Artist, producer, songwriter and global hitmaker Nile Rodgers – a self-professed lover of data, maths and statistics – insists that failure is the “almighty teacher” and the only way to succeed in any business is to get inspiration from when it all goes wrong.
And, in an exclusive interview with Decision Marketing on the eve of his appearance at The Festival of Marketing, the man who has worked on multi-platinum albums for artists from David Bowie to Madonna and who has collaborated with Daft Punk and Pharrell Williams says that, ultimately, he always operates “from the heart”.
Rodgers said: “People ask me for advice all the time because they think I will know something that will give them some sort of advantage but the truth is that I operate from my heart.
“The only advice that I ever give is that I always tell me people to love and appreciate failure because failure is the almighty teacher. If you believe in success, the failures should never deter you, they should inspire you because they are very educational.”
A quick glance at his successes – Rodgers co-produced Bowie’s biggest-selling album Let’s Dance, which shifted 10.7 million copies worldwide, while Madonna’s Like a Virgin sold 21 million copies – his failures do not immediately spring to mind.
However, the music legend, who has been in the business over 40 years, says one of the reasons he is still working is that many of his records were financial failures.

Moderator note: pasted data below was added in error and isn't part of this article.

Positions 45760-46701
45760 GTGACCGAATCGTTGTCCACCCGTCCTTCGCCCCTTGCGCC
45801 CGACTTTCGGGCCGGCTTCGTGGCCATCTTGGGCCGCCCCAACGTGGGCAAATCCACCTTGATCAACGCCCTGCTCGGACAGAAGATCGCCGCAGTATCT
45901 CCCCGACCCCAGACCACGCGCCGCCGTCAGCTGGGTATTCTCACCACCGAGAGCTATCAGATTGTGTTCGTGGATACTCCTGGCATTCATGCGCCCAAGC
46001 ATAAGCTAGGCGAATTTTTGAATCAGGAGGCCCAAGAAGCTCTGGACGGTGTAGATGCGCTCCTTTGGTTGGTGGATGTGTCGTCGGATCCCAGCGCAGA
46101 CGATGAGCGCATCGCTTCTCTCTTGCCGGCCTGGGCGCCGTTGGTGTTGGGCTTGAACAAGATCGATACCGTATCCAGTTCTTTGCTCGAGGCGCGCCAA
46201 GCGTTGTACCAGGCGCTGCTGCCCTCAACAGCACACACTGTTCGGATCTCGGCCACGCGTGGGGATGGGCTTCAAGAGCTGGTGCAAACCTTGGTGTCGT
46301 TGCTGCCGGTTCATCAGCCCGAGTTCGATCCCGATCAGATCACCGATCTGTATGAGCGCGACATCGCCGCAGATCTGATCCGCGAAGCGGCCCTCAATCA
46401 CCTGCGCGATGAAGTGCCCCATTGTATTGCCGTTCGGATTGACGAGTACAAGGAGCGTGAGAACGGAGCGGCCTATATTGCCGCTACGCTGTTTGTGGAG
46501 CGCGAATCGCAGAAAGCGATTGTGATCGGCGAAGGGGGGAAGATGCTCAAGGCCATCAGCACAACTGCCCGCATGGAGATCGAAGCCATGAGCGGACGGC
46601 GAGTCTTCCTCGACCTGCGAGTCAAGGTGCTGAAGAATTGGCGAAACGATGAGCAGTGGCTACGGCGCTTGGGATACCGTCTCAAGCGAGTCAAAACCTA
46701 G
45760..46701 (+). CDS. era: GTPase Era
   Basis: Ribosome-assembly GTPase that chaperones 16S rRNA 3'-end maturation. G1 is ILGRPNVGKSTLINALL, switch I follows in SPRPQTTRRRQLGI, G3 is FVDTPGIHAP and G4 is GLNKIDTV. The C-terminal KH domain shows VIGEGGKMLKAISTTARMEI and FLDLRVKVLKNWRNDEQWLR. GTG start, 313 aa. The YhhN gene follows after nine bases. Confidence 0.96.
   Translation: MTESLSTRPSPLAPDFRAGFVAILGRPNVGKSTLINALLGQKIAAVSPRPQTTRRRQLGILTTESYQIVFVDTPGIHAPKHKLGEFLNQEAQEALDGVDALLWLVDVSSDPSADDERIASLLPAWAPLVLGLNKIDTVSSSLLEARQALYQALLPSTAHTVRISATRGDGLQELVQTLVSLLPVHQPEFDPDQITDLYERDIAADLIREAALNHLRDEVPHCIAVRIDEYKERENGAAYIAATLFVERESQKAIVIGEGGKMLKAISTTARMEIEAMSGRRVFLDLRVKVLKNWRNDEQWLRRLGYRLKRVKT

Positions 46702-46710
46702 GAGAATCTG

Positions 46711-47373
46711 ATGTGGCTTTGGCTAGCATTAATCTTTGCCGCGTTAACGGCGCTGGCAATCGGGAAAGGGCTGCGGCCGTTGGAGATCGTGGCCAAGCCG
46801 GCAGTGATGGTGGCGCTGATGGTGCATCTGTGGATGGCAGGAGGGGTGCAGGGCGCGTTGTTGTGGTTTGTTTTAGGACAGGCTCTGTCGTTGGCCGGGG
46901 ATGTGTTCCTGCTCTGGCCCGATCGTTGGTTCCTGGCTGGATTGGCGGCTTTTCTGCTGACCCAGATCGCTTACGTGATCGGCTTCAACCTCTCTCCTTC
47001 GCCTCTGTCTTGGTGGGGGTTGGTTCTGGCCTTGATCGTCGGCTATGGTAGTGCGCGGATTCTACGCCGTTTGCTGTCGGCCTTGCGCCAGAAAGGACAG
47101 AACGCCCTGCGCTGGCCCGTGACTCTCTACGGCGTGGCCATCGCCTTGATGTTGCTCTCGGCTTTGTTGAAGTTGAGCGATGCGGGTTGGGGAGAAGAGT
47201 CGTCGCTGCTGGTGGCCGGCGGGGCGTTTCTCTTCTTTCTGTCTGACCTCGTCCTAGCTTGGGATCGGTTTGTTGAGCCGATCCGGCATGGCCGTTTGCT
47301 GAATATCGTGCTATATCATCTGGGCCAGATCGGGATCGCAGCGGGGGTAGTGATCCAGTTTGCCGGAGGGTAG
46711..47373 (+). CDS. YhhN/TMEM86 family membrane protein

He explained: “I get an advance and we make the record for a sizeable amount of money and typically they don’t even recoup. But what I have learned from those is that sometimes, with certain artists, you can be too influenced by their artistry and their passion and their technical ability. And I am easily seduced by talent and in awe of them.
“Sometimes I forget my own rule which is never make your third record first. Make your first record first.
“And, it’s important, in a wider business context too. If you do something that is intellectually over the heads of the masses; if people can’t understand you because you’re being too smart, it is pretty much like not doing it at all.”
Back in 2017, Rodgers launched Nile-Evoke, an agency that helps marketers with branding through music strategies and puts data analysis at the heart of its work. At the time, he said: “I love data – are you kidding me? It’s probably the old hippie in me, but I love data because I love to prove them wrong sometimes. Data says to me, ‘Nile, this is a fact’. If you accept it, then maybe as an artist you’ll approach the music differently.”
Another discipline Rodgers believes will have a growing influence on the music industry, as well as on business, is artificial intelligence, despite one early attempt to use the technology to devise the perfect hit record for Valentine’s Day. He said: “AI gets smarter and smarter every time you try something, it learns from its mistakes. You could easily write a song with AI and it could suddenly resonate with the people.”
Rodgers added: “I’ve always been a big fan of data, statistics, and maths but don’t like to use ‘absolutism’, as there is always an exception to the rule when you are dealing with art and creativity… There are so many variables that you can’t control but data can give you a lot.
“I love data but the truth of the matter is that almost all of my successful records have never been based on me trying to guess what the people will like, never. I always say to myself, do I like it and does my artist like it, and if we both like it then I feel that I have done my job.”
Good times: Five decades of creativity with Nile Rodgers will be online today from 1pm to 1:50pm (and available via video on demand 20 minutes after its scheduled end time) at The Festival of Marketing website>
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